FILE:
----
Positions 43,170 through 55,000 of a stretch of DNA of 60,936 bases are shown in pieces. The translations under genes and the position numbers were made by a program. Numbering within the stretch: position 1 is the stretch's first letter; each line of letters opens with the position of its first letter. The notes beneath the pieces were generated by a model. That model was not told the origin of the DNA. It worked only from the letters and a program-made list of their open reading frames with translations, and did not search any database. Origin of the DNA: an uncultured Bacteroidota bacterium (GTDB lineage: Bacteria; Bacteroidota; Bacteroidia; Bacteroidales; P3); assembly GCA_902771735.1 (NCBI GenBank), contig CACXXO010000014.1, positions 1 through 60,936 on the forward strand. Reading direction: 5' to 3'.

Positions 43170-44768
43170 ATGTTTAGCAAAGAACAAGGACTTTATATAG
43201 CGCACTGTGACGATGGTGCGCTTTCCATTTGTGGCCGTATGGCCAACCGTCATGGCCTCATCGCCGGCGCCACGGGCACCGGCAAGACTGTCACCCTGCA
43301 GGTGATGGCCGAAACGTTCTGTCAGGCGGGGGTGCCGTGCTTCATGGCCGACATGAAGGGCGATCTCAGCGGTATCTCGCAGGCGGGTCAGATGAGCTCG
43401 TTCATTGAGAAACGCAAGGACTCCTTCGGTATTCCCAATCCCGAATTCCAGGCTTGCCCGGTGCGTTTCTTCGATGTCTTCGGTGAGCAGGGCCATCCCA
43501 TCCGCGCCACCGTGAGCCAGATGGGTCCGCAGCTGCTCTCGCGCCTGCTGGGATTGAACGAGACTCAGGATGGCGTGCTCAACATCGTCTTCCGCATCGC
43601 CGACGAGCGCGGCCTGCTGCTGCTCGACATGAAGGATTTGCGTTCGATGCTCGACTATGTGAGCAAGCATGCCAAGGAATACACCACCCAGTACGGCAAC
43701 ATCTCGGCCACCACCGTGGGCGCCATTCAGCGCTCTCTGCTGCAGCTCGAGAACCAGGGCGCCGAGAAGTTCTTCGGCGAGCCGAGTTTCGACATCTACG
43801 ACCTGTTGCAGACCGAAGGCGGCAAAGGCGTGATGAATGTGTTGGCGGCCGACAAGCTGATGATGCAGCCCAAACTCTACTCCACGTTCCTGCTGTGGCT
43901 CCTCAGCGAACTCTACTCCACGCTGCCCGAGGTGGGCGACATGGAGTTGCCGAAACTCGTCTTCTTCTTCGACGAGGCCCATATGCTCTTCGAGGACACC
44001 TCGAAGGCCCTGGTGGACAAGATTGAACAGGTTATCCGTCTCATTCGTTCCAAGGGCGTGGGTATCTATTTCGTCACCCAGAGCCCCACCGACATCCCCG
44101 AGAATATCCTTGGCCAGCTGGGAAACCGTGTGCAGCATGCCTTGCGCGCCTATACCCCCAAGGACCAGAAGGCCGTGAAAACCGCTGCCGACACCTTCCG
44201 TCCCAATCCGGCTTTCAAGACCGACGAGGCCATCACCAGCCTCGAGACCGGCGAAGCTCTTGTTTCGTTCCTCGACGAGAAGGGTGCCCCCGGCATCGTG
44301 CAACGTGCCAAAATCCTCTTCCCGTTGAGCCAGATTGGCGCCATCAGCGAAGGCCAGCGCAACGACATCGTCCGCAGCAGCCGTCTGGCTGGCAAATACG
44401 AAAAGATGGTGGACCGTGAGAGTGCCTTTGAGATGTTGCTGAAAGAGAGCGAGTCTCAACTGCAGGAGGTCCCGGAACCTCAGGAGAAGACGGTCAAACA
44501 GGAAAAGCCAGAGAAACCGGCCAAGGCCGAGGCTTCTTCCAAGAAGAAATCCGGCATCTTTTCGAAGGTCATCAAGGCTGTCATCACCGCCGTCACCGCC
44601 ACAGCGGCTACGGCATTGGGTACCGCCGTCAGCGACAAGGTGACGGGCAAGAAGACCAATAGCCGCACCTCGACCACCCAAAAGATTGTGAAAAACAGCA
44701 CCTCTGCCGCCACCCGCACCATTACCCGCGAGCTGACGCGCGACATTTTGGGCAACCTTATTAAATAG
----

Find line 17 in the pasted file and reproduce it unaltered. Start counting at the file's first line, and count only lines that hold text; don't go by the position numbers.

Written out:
44501 GGAAAAGCCAGAGAAACCGGCCAAGGCCGAGGCTTCTTCCAAGAAGAAATCCGGCATCTTTTCGAAGGTCATCAAGGCTGTCATCACCGCCGTCACCGCC